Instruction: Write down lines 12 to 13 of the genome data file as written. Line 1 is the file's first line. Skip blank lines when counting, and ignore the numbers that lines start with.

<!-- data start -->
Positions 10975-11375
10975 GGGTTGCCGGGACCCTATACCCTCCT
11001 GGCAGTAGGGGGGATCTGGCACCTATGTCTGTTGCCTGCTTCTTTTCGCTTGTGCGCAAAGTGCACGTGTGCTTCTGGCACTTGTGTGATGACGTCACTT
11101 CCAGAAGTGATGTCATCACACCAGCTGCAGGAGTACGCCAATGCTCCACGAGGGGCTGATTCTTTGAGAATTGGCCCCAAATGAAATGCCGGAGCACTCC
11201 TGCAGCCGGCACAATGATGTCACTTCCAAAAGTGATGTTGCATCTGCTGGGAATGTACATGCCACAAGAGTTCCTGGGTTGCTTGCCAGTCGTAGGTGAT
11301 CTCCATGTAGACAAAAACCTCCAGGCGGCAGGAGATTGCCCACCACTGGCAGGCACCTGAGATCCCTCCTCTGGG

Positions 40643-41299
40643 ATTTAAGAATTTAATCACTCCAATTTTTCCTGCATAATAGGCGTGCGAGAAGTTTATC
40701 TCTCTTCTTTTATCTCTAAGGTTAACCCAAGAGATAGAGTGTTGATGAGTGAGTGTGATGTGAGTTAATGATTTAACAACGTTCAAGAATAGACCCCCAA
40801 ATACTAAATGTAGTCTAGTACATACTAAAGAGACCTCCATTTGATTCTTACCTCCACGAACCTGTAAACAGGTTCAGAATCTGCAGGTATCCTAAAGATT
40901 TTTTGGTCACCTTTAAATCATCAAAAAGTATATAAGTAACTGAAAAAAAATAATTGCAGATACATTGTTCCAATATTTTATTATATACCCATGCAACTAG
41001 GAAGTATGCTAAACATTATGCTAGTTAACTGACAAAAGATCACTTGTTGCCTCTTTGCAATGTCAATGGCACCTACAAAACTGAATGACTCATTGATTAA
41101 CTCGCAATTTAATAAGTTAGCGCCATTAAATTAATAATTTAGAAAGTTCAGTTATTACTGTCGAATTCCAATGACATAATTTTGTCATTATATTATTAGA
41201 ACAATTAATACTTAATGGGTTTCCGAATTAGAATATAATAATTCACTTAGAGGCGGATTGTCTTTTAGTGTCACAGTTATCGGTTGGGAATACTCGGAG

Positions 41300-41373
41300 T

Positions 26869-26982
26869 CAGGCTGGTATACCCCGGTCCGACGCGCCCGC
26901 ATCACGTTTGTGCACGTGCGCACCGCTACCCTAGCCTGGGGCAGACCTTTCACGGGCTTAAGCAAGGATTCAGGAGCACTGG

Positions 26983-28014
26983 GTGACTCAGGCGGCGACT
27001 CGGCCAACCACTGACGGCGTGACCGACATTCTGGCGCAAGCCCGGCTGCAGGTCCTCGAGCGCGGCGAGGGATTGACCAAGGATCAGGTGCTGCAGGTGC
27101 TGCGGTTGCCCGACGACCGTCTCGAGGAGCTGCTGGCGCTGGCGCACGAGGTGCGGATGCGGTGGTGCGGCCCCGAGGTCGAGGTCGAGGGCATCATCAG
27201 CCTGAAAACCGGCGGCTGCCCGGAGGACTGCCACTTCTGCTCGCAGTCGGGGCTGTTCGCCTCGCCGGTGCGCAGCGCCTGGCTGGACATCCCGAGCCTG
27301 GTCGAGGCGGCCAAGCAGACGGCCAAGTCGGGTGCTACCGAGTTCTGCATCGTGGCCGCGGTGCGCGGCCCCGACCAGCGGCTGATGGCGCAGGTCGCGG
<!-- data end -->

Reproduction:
41001 GAAGTATGCTAAACATTATGCTAGTTAACTGACAAAAGATCACTTGTTGCCTCTTTGCAATGTCAATGGCACCTACAAAACTGAATGACTCATTGATTAA
41101 CTCGCAATTTAATAAGTTAGCGCCATTAAATTAATAATTTAGAAAGTTCAGTTATTACTGTCGAATTCCAATGACATAATTTTGTCATTATATTATTAGA